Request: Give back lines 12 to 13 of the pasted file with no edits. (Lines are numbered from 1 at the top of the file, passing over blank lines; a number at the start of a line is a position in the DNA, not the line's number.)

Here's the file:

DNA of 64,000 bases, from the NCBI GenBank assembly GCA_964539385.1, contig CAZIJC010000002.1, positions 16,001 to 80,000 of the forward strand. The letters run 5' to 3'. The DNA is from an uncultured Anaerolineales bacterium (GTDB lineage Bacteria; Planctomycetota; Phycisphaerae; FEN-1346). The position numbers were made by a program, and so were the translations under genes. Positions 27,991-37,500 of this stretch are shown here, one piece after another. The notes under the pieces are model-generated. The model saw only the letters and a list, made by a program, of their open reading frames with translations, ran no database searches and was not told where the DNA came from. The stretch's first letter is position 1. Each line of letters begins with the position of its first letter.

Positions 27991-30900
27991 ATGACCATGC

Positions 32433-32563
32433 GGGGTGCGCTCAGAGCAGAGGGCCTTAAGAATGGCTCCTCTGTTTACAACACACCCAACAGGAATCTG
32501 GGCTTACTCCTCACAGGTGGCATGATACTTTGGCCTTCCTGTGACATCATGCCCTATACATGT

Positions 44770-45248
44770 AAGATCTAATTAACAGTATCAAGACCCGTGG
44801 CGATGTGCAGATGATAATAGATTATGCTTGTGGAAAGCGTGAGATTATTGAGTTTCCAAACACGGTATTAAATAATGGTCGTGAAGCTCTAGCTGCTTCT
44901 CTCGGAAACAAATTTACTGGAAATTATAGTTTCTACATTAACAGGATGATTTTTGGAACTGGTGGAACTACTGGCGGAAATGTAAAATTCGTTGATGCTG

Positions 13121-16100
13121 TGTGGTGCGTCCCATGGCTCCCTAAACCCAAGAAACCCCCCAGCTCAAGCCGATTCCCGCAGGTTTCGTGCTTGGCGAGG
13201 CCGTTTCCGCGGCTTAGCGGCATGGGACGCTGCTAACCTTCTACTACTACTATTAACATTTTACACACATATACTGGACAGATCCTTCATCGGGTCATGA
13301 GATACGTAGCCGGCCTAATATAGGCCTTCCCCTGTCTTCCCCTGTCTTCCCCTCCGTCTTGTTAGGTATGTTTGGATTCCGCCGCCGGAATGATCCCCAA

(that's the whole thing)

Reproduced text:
13121 TGTGGTGCGTCCCATGGCTCCCTAAACCCAAGAAACCCCCCAGCTCAAGCCGATTCCCGCAGGTTTCGTGCTTGGCGAGG
13201 CCGTTTCCGCGGCTTAGCGGCATGGGACGCTGCTAACCTTCTACTACTACTATTAACATTTTACACACATATACTGGACAGATCCTTCATCGGGTCATGA